Scraps for Compost

by

I have an urge to name
everything that wanders
into my yard.

I give deer the names of old men
and watch them rid up corn
putting on last winter fat.

I, too, have an urge to eat the last
tomato, though it is long
past prime.

October decay in the rust belt
has the same hellish glow
in the country or in town.
Long shadows lick sides of
streets, and people pull
their sweat-shirts
closer.

They are friendly enough;
they tell me their names.
Some I’ll remember.
Some I’ll forget.

I keep a journal of strange encounters.
A mental log of peculiar names
and try to sort how worn their shoes were.
‘Do you garden?’ I ask.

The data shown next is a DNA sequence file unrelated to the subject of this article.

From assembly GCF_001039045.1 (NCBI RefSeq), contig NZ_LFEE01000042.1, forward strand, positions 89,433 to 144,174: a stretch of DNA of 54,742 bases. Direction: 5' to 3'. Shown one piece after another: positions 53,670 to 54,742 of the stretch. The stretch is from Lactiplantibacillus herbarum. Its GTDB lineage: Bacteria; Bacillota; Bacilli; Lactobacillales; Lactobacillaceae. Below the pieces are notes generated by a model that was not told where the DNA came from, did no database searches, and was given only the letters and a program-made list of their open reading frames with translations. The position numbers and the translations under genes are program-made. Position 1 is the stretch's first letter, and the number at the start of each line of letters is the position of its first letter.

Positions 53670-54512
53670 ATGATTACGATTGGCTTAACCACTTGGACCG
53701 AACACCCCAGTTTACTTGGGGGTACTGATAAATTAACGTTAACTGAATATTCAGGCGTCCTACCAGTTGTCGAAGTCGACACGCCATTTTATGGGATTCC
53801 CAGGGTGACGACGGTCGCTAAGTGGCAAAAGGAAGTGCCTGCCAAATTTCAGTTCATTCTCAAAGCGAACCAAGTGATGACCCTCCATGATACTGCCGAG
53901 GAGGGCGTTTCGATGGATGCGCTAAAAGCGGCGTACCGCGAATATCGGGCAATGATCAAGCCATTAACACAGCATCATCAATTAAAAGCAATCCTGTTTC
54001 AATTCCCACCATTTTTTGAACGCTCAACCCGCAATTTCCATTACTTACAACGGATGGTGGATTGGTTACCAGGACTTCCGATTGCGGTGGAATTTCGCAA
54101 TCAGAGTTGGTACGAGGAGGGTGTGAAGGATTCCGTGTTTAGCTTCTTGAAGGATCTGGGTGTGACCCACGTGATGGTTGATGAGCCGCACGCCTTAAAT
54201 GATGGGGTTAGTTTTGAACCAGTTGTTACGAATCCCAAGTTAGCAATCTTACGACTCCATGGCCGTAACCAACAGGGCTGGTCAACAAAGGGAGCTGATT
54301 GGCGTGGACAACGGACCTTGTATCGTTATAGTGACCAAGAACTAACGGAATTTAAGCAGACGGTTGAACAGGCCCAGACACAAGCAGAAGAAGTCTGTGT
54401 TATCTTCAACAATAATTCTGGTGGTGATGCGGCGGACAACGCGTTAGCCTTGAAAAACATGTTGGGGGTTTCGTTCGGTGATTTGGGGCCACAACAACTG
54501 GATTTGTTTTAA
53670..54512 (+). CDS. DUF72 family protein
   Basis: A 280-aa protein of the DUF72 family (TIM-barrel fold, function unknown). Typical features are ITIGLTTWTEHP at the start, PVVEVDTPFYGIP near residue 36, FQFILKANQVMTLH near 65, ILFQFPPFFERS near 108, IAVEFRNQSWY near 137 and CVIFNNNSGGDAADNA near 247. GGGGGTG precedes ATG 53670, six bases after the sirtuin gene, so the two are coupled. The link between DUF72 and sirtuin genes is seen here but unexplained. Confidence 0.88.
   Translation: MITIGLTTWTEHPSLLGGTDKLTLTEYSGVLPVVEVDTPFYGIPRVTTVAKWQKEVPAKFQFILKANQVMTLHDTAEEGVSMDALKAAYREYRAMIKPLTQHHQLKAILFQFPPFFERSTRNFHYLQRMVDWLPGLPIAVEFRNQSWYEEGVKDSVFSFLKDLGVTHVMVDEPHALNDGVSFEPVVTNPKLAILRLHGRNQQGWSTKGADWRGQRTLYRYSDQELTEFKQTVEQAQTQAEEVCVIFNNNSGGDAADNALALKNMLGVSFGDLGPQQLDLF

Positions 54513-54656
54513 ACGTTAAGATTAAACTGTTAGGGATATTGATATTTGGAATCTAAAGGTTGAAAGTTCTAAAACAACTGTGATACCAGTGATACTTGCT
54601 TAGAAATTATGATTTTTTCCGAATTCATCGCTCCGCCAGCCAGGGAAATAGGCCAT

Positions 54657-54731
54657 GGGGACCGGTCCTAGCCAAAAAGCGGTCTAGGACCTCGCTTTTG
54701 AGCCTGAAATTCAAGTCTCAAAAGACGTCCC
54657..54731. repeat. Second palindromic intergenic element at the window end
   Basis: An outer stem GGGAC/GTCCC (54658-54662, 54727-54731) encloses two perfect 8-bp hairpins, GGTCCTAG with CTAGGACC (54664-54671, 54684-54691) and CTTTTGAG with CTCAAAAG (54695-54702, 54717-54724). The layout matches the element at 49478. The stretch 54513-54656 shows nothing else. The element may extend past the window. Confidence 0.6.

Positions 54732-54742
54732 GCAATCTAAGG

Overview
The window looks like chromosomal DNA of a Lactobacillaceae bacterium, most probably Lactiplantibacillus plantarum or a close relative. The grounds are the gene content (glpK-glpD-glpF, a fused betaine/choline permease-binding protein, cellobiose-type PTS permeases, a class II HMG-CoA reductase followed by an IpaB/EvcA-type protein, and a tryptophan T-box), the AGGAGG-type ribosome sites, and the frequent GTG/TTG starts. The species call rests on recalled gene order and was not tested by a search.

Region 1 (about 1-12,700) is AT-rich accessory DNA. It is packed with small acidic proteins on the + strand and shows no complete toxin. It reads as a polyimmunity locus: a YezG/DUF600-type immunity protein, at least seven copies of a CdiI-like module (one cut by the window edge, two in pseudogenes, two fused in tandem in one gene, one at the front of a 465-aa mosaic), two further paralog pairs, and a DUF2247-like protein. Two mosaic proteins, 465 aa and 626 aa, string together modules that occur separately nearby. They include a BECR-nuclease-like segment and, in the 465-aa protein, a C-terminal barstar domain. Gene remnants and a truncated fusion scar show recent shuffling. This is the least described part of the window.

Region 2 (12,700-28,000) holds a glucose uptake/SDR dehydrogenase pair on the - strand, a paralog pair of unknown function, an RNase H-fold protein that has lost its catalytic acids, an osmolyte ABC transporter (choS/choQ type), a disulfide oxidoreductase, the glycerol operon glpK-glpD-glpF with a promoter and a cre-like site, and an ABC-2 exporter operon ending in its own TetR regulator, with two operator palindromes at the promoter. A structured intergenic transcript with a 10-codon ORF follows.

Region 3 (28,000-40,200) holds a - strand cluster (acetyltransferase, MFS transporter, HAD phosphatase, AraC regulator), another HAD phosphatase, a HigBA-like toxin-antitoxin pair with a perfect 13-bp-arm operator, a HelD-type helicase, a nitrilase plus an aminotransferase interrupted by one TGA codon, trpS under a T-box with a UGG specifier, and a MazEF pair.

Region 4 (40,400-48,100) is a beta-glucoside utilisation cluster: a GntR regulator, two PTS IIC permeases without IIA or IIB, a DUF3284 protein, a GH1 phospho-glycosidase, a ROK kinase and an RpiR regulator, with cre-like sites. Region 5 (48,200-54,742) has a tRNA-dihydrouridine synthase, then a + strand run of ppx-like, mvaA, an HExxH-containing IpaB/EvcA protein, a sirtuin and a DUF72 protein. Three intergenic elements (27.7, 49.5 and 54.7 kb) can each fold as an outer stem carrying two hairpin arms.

‘I don’t have the time,’ one answers.
I scribble recipes they might like and pass
them around work or the doctor’s office.
On days such as this, a cold occasion,
I’d suggest ‘last harvest soup,’
and invite these guests for
an easy meal.

If not, deer are fine company,
though I must worry, as they fear nothing,
when hunting season begins.
And, as this is a place of peace —
must remember table-scraps
go in the compost.



Jason Kish completed an English BA with Communication Media minor at the Indiana University of Pennsylvania. He has concentrations in writing and literary studies, has written and edited for a national publication, and his photography and writing have been published in various literary magazines.

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